There is increased skepticism that professional baseball will be played uninterrupted during the coronavirus pandemic. MLB’s shortened 60-game schedule is already being put to the test four days after the first pitch of the season was thrown.

Two games have been removed from Monday night’s schedule because of an outbreak within the Miami Marlins’ roster. The remainder of Monday’s games are set to go on as planned, though the betting odds suggest an eventual league-wide shutdown is inevitable.

The odds that the 2020 season will be suspended at some point are -575, according to Bovada, an online sportsbook. The betting website gives the season +360 odds to continue without having to be paused.

A bettor that risks $575 for the season to be suspended would win $100 if games across the board are put on hold. A $100 wager for the season to never be suspended comes with a potential profit of $360.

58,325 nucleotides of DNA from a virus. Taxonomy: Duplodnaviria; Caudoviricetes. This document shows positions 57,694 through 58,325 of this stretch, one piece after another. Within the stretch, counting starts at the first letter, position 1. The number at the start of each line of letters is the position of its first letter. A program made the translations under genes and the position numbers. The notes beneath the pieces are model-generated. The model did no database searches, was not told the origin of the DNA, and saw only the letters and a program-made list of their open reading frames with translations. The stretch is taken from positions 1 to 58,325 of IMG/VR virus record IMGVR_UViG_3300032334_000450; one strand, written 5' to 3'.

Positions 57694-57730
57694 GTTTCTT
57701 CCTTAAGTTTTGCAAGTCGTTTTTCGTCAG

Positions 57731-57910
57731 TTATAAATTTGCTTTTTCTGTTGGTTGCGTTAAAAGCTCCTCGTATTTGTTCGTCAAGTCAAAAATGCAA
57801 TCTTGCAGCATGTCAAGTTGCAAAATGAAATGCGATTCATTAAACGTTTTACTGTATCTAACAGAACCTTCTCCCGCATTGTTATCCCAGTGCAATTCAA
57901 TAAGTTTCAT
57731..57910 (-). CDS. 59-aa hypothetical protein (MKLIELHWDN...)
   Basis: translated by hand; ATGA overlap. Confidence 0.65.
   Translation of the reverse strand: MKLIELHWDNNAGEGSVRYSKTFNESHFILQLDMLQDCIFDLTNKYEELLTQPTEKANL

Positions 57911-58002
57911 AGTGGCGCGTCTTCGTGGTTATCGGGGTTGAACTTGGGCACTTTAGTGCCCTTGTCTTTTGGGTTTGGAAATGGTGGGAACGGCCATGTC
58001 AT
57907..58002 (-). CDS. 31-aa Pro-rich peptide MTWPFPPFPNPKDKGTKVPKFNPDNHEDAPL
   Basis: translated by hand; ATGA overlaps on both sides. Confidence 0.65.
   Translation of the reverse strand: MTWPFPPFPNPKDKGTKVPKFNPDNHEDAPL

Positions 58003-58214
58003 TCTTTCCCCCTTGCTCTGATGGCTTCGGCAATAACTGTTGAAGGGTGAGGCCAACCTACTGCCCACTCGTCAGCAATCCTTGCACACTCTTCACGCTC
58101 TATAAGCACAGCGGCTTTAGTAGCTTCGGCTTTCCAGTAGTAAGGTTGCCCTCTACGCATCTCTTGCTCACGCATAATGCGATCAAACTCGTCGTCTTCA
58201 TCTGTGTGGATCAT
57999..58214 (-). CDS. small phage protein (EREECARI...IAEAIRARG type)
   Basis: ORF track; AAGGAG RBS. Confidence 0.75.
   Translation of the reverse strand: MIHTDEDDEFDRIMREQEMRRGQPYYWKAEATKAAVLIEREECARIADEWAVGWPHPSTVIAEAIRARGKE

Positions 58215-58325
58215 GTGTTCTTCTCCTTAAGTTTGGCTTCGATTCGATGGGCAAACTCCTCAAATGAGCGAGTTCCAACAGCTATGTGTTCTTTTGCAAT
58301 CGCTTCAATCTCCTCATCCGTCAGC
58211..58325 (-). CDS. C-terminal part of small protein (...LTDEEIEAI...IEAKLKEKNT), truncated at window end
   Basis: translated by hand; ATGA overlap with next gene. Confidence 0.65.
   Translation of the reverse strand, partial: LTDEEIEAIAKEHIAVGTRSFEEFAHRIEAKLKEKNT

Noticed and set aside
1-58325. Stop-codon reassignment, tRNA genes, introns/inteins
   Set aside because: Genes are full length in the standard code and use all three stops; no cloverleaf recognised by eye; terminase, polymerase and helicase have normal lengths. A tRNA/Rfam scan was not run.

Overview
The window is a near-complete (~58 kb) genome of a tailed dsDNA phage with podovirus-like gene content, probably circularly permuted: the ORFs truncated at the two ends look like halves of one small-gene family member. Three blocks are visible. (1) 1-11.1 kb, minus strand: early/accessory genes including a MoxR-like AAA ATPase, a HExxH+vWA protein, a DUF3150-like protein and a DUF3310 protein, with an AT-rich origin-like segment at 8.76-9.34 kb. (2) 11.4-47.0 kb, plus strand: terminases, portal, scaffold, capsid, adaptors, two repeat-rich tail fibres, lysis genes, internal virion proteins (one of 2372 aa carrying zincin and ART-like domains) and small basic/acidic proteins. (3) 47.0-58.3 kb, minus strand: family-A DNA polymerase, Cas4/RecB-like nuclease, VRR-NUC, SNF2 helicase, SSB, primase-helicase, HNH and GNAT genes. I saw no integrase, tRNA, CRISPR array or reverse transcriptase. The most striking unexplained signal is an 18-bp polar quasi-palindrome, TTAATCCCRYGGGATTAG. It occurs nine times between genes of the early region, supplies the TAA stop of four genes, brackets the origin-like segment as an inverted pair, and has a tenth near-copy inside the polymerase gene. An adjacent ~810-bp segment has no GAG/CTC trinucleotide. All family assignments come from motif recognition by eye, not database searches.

Owners of all 30 MLB teams attended a call Monday afternoon, shortly after the league announced the two postponements. There were no discussions about canceling the season, according to USA Today’s Bob Nightengale.

Miami’s home opener Monday against the Baltimore Orioles was postponed with at least 11 players reportedly testing positive for COVID-19 since Friday. The two teams could still play in Baltimore this week. The Marlins and Orioles were scheduled to play twice in Miami before heading to Baltimore for two more contests Wednesday and Thursday,

The New York Yankees and Philadelphia Phillies won’t play their Monday night matchup as scheduled. The Marlins were in Philadelphia’s visitors’ clubhouse Friday through Sunday for a three-game series against the Phillies.

The coronavirus pandemic postponed MLB Opening Day by four months. The regular season is scheduled to end on Sept. 27, followed by a 16-team playoff in October.

Miguel Rojas Miami Marlins
Miguel Rojas #19 of the Miami Marlins bats against the Philadelphia Phillies at Citizens Bank Park on July 26, 2020 in Philadelphia, Pennsylvania. The 2020 season had been postponed since March due to the COVID-19 pandemic. Mitchell Leff/Getty Images